A departure for returning to sabha: a study of koan practice of silence
Oh International Journal of Dharma Studies
A departure for returning to sabha: a study of koan practice of silence
Jea Sophia Oh
This paper deals with koan practice of silence through analyzing the Korean Zen Buddhist film, Why Has Boddhidharma Left for the East? (Bae, Yong-Kyun, Why Has Bodhidharma Left for the East? 1989). This paper follows Kibong's path along with the Buddha's journey of 1) departure, 2) journey in the middle way, and 3) returning with a particular focus on koan practice of silence as the transformative element of enlightenment. Analyzing silence throughout the film, this paper studies the Seon Buddhist lifestyle in an aesthetic way and finds a philosophical understanding of interdependency of samsara and nirvana. Silence is a crucial element of koan. Koan is, indeed, not to be answered, but to be practiced through one's life.
element of enlightenment. Nonetheless, each step embraces a different quality of silence
which seems to be vulnerable to criticism in the neo-Confucian Korean society and may
conflict with its set of promoted virtues. Perhaps, to outsiders, departure can be seen as
abandonment of family and silence can be seen as severance of communication. Beyond
these seemingly negative processes and practices of Seon Buddhism, this paper tries to
answer the great koan, “Why has Bodhidharma left for the East?” In order to practice koan,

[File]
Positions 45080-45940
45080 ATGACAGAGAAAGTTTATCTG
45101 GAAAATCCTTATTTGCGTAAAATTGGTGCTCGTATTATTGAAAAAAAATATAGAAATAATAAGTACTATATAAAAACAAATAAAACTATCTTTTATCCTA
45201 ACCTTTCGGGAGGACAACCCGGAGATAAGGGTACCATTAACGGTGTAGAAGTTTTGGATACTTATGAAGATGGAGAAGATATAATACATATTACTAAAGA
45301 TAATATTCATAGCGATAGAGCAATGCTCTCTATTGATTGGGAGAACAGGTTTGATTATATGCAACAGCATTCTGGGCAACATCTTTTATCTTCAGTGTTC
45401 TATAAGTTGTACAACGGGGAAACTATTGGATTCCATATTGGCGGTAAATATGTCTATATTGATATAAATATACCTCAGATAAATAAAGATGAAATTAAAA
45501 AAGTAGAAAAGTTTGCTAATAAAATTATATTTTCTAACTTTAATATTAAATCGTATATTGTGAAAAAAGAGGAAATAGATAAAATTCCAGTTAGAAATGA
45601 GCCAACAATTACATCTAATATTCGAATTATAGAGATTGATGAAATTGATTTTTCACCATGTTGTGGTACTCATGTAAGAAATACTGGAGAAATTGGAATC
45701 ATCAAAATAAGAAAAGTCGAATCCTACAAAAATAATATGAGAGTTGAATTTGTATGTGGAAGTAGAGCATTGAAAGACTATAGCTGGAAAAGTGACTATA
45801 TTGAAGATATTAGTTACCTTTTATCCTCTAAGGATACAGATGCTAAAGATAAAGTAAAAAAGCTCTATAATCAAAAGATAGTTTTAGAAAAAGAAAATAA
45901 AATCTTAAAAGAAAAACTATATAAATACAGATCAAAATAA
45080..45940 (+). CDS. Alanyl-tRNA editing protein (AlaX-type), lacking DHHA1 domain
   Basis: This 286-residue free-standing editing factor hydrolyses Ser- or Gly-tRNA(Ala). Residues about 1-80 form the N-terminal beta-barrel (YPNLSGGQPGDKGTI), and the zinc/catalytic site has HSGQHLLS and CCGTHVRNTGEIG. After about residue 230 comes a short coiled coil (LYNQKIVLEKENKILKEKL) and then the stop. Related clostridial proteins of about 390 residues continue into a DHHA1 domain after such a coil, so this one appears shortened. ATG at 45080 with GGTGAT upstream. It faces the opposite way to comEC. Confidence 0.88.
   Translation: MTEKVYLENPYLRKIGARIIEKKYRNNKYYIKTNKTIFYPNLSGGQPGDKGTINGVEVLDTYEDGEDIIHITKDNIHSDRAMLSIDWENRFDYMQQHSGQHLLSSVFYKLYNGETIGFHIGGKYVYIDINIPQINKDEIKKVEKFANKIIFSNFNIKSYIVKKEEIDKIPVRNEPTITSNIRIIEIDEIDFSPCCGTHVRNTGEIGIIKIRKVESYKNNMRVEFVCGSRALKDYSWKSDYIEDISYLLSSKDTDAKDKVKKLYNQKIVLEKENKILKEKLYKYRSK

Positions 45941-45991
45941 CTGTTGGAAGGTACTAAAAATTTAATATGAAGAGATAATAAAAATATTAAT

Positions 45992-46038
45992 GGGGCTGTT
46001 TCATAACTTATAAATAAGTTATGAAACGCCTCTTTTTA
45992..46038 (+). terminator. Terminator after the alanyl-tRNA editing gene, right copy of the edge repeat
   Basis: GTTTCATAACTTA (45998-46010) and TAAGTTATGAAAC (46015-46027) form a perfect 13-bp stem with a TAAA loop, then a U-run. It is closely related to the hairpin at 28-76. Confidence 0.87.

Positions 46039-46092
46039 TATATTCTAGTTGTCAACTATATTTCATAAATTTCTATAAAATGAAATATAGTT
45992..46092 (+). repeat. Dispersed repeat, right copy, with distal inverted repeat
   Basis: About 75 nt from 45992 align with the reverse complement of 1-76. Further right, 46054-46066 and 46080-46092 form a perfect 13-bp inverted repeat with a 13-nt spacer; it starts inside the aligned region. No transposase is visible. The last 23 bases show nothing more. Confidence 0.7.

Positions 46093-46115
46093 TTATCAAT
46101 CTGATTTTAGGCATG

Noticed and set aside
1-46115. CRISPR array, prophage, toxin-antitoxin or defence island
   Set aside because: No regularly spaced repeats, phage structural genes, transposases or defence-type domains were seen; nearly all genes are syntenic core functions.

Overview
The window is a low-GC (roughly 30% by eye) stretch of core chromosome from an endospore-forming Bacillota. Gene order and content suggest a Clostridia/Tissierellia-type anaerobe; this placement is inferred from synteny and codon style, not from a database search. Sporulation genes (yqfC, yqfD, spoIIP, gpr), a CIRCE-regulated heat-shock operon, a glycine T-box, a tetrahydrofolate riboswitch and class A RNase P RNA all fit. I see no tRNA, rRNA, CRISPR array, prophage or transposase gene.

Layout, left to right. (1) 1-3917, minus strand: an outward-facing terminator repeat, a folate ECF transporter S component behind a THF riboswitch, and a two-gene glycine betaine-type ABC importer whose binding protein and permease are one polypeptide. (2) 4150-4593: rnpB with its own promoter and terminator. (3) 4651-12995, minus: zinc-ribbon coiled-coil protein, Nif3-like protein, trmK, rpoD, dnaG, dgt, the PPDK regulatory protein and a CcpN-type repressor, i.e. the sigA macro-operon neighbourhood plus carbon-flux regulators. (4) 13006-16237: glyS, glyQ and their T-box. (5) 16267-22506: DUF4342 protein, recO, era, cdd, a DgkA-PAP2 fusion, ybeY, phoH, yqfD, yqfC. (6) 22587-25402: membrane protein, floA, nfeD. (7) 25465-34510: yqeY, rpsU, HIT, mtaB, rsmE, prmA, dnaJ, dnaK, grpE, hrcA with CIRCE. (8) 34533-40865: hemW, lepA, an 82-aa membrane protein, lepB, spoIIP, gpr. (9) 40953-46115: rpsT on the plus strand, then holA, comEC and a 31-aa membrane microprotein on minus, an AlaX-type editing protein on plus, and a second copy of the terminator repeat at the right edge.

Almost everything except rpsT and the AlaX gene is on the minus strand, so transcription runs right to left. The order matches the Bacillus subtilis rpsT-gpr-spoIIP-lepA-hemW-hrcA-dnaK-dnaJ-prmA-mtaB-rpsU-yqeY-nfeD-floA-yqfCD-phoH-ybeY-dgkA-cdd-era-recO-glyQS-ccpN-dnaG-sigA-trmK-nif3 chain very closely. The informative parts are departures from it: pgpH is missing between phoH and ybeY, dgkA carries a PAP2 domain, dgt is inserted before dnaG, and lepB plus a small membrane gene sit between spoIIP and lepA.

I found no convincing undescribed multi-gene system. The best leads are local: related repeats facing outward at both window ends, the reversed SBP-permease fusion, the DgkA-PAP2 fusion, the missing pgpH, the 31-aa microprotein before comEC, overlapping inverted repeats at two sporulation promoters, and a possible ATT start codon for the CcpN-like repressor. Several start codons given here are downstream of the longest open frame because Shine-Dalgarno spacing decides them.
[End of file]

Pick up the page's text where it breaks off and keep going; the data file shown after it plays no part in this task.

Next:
silence is a crucial element which transforms samsara into nirvana. Analyzing silence
throughout the film, this paper studies the Seon Buddhist lifestyle in an aesthetic way and
finds a philosophical understanding of interdependency of samsara and nirvana. Koan is,
indeed, not to be answered out, but to be practiced out through one’s life. Thus, a koan
practice of silence is endless self-emptying in the middle way. A departure is, therefore, a
returning. Bodhidharma returned to the world to share his realization and compassion
with people, to become one with nature.
His will has departed. –from The Lotus Sutra -4
A silent departure (出家)/A detached self
Hajin: Why have we all left the world?
Kibong: It’s because in the world, there is no peace nor freedom. I was destined to
take care of my family. It is such an immoral act to take a departure for myself.
However, I was thirsty for the freedom of the soul. I couldn’t do two things at a time. I
had to leave the narrow path that was covered by sufferings like dust to find myself
again in an open field. When I decided to leave the world, morality and family love
seemed to be chains that I had to break along with the worldly desires and pleasures.
I must reach enlightenment and find the way of the great freedom.5
The film, Why Has Bodhidharma Left for the East?, introduces Kibong as a man
who has become a monk to escape his familial obligations to his blind mother and his
sister and shows his dilemma of attachment to the individualized quest for
enlightenment.6 In the film, Kibong’s departure seems to be somewhat similar to the typical
Buddhist motivations of departure. One can be compelled to become a monk by some